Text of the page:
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"Venus in the Blind Spot" Graphic Novel Review

Written by James Ferguson

Published by VIZ Media


Written and illustrated by Junji Ito
2020, 283 pages
Graphic novel released on August 18th, 2020


During my interviews with horror comics creators in Funny Book Splatter, one name came up in almost every episode: Junji Ito. I was previously unfamiliar with his work and, as a horror fan, that was a travesty. Ito is a master of horror, creating some of the most terrifying manga the world has ever seen. Needless to say, I was pretty excited to check out Venus in the Blind Spot, a new collection of his work from VIZ Media.

There is an impressive amount of variety in this book. There's no one theme, aside from maybe scaring the crap out of you. The premises for each story are completely unique. Some come from a simple idea, like a man hiding in a chair, and others are truly bizarre, like finding human-shaped holes in a mountain. They all end in a similar point, where you're too terrified to continue, but you have to see it through to the end.

Click images to enlarge

I found myself needing to take breaks while reading Venus in the Blind Spot. Some of the stories are so intense, where the terror reaches such heights that I needed to go watch a sitcom or something to reset. That isn't to say the stories aren't enjoyable. That's the farthest thing from the truth. These are top-notch horror tales. It's hard to pick a favorite in this collection. They are all great, and by great I mean truly unsettling.

You know that feeling you'd get watching a show like Curb Your Enthusiasm, where something is so cringy that you wish it would end? It's so uncomfortable that you almost have to look away. That's the feeling Ito invokes with every story, although it's more of a frightening cringe, like you can't believe this person's body is being twisted and pulled in those directions or what might be lurking within that mysterious box. It's the perfect tone for a horror story.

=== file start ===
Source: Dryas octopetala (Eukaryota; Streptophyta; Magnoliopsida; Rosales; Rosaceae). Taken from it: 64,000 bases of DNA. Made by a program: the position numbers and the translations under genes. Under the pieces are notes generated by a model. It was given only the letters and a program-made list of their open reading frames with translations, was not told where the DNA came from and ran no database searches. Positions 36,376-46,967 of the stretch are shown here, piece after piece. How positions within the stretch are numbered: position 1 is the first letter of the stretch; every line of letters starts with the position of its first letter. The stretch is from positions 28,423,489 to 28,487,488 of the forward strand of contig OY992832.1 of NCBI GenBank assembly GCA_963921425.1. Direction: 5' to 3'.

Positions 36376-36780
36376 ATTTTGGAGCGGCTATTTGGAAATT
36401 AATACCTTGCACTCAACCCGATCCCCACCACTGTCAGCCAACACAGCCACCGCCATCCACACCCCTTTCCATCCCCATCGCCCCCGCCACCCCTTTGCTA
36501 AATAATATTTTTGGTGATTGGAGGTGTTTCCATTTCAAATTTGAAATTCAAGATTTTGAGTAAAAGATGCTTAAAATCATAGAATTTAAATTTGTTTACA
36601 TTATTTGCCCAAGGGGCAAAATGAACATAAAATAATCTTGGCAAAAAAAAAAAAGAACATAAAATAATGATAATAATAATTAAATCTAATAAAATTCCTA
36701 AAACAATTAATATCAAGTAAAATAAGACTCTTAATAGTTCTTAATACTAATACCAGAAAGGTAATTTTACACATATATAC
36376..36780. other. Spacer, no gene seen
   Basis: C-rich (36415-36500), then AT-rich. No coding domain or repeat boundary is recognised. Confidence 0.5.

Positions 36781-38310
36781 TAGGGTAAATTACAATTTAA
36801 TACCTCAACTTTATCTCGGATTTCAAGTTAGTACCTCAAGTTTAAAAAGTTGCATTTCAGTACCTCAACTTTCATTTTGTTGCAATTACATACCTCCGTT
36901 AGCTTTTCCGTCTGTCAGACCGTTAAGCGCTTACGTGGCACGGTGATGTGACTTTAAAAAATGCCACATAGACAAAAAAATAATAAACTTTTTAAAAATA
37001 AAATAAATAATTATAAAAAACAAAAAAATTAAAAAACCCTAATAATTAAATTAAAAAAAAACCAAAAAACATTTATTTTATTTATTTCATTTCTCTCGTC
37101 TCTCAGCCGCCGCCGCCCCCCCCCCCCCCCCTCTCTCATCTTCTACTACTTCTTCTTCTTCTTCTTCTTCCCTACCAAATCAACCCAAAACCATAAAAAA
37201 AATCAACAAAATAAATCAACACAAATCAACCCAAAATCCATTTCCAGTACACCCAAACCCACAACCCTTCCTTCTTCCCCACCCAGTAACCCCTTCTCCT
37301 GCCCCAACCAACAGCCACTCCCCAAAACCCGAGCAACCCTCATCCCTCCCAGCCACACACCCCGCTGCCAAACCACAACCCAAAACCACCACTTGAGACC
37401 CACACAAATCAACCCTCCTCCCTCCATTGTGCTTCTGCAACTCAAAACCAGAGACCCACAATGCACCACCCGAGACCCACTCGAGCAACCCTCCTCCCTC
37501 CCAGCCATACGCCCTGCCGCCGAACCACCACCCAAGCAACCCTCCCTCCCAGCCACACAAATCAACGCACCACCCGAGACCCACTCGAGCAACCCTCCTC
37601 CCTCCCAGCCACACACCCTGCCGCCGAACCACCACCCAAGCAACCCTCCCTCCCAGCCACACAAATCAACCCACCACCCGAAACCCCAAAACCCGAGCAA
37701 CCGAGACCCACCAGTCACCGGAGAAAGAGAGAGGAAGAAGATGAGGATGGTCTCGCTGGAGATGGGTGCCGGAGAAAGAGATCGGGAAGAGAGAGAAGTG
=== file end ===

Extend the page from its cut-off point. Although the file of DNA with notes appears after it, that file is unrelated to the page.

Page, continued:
Ito's artwork is clean and crisp. The characters are well defined and showcase the terror they're feeling well. They often end up in a sort of trance, possessed by the horrors they've witnessed, but are compelled to follow. This parallels our own feelings because you can't look at this and not want to see how it ends.

Click image to enlarge

Some of the pages in this collection are in color, while most are in black-and-white. There doesn't seem to be any rhyme or reason to this. Perhaps some segments were colorized for an installment previously published. In most cases, color amplifies the artwork; however, Ito's work has a stoic and powerful quality on its own. It doesn't need any help.

In hindsight, starting my journey into manga with Junji Ito was probably a mistake. It's like watching Citizen Kane as your first movie. Fortunately, there's a lot more to dig into. Venus in the Blind Spot is the latest example of this incredible creator and the absolutely insane scares he's capable of producing. There is nothing else like this out there and it's a delight to read. It's also completely terrifying and I'll be having nightmares for some time, but it's so very worth it.


Story: fivestars Cover
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Art: fivestars
Overall: 5 Star Rating

About The Author
James Ferguson
Lord of the Funny Books
James has a 2nd grade reading level and, as a result, only reads books with pictures. Horror is his 5th favorite genre right after romantic comedy and just before silent films. No one knows why he's here, but he won't leave.
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